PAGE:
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Tag Archives: socrates

Athens

Athens and Sparta were two of the most influential city-states in the ancient world. They both held sway over the history of ancient Greece and to this day have spawned much comparison and analysis. And as we wrote in a previous article, Sparta was known for their militaristic civilization and for their affinity for war. Conversely,

Socrates: The Man Who Knew Too Much

By Jacob Bell, Associate Editor, Classical Wisdom Socrates loved the pursuit of wisdom more than any other. He valued truth, understanding, and examination of self and life above all else. He believed that the most valuable thing a person could do was question their thoughts, beliefs, and perceived truths. For Socrates, the examined life was

Sparta Vs. Athens

By Van Bryan, Contributing Writer, Classical Wisdom SPARTA Sparta, also known by its ancient name Lacedaemon in honor of their legendary founder, is often considered to have been the most dominant military presence in ancient Greece. Their infantry soldiers were said to have been among the most skilled and fearsome warriors of the ancient world.

Ancient Sophistry & The Car Salesman

By Jacob Bell, Contributing Writer, Classical Wisdom My recent venture into the world of car sales caused me to realize that sophistry, in its most shameful guise, is still alive and well today. I am speaking of the sophistry that seeks to deceive in order to profit… either in sales or politics. During the second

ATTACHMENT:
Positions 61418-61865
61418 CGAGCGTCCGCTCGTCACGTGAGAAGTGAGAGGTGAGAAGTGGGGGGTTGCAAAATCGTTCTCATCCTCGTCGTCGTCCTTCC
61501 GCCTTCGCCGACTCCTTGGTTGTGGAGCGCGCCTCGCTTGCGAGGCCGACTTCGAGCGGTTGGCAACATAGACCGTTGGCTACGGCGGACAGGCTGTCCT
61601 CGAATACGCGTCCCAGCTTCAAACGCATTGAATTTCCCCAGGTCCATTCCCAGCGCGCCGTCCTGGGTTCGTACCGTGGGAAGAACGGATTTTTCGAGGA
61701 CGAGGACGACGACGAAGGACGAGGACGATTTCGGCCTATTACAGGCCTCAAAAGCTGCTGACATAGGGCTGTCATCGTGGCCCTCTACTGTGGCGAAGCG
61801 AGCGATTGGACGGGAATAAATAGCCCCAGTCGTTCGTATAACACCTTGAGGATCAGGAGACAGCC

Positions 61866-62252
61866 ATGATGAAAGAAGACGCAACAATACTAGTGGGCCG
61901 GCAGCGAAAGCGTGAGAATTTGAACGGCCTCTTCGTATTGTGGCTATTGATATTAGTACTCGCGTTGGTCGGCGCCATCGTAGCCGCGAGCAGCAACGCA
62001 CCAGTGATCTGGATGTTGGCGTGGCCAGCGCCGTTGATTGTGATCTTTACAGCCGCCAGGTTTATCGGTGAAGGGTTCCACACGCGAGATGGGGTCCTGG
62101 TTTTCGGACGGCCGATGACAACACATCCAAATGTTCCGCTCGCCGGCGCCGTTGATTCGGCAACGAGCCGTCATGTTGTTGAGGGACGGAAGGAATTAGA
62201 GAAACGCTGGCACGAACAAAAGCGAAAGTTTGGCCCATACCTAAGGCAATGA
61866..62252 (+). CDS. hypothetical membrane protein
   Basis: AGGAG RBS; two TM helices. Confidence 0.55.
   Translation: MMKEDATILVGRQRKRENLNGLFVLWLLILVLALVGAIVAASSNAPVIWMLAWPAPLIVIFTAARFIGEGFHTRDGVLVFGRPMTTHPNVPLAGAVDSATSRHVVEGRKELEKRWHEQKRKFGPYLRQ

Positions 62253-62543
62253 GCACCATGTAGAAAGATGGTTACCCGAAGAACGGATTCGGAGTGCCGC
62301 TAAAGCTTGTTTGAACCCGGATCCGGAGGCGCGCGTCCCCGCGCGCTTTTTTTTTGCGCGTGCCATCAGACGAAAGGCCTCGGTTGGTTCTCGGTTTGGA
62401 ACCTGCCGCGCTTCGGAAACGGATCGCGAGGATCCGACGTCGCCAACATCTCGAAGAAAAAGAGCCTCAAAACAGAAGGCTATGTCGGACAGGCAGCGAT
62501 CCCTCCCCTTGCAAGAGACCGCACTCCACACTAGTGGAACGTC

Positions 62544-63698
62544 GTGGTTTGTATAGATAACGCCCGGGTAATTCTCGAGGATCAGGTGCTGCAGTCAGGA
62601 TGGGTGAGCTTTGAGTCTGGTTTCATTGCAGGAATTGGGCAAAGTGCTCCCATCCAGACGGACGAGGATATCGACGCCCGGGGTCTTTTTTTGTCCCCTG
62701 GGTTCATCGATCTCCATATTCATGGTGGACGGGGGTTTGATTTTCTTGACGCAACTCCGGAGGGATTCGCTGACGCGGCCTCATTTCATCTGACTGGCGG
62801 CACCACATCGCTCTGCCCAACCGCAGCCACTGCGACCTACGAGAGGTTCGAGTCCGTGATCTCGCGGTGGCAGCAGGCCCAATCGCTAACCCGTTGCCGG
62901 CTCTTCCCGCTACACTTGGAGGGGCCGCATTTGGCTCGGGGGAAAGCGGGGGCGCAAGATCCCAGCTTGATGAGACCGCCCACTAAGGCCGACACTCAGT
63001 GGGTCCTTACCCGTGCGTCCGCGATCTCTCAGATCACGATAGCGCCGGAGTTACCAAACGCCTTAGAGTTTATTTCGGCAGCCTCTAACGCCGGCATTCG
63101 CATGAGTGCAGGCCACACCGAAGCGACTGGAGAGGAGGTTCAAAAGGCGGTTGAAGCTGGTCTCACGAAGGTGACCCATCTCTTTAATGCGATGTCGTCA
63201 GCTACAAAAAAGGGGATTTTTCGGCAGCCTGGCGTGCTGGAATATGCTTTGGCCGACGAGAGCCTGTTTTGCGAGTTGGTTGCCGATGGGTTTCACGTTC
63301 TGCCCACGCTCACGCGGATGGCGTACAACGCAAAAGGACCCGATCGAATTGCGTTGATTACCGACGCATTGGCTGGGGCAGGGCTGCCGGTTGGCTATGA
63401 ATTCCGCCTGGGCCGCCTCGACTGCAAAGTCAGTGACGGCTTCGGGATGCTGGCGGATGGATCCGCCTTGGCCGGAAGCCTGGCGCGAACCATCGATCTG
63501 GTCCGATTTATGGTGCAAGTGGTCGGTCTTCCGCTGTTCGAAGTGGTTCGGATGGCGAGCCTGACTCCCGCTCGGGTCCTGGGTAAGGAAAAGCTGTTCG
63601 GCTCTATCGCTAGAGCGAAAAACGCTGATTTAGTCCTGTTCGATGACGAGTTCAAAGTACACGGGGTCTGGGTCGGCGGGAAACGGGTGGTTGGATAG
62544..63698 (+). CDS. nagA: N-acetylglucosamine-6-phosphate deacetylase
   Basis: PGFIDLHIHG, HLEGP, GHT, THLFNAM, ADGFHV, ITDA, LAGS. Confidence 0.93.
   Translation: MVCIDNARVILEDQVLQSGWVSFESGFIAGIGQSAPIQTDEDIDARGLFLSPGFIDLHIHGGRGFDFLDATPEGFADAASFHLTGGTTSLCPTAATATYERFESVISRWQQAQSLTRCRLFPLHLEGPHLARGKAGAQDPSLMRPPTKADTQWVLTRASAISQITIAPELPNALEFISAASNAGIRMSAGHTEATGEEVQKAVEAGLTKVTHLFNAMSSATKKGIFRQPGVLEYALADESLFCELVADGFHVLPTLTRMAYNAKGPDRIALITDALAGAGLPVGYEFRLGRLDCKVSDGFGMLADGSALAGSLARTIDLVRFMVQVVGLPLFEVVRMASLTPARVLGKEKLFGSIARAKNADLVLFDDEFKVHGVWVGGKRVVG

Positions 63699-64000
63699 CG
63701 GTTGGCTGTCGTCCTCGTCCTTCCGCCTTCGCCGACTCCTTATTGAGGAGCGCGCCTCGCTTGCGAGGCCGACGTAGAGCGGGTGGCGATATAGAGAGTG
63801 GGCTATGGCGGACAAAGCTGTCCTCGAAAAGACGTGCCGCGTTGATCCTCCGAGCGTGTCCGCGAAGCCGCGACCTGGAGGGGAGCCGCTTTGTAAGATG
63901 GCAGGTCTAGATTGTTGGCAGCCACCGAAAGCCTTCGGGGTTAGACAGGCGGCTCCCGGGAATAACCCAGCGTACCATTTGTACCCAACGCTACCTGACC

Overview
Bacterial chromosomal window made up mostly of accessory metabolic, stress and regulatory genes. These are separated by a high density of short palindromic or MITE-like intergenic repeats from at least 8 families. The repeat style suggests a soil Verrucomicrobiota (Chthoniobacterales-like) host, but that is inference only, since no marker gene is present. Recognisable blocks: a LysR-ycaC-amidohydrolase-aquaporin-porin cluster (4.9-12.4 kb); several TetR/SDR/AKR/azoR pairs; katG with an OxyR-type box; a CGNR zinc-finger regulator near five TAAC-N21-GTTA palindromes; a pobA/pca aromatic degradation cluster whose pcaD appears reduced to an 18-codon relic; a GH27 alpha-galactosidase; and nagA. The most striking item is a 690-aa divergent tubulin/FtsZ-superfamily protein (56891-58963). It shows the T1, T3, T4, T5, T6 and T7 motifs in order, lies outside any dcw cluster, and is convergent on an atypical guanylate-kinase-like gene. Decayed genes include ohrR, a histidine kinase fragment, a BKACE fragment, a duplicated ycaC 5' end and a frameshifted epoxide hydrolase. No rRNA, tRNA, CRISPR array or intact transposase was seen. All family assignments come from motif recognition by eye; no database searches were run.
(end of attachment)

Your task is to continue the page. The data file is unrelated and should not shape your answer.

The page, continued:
Xenophon: A Biography of the Historian, Poet and Military Strategist

By Eldar Balta, Contributing Writer, Classical Wisdom Xenophon’s Early life Not much is known of Xenophon from his early years, except that he was son of Gryllus, a wealthy citizen of Erchia, a suburb of Athens. He was born circa 430 BC, and not much is known of his life up to 401 BC. This

Socrates and Euthyphro: The Nature Of Piety

By Van Bryan, Contributing Writer, Classical Wisdom As a general disclaimer, it is important to remember that “Euthyphro” was written by the philosopher Plato. While Socrates is used as a character in this dialogue, it is unknown if Socrates himself would have held such ideas. Although it is very possible that many of these thoughts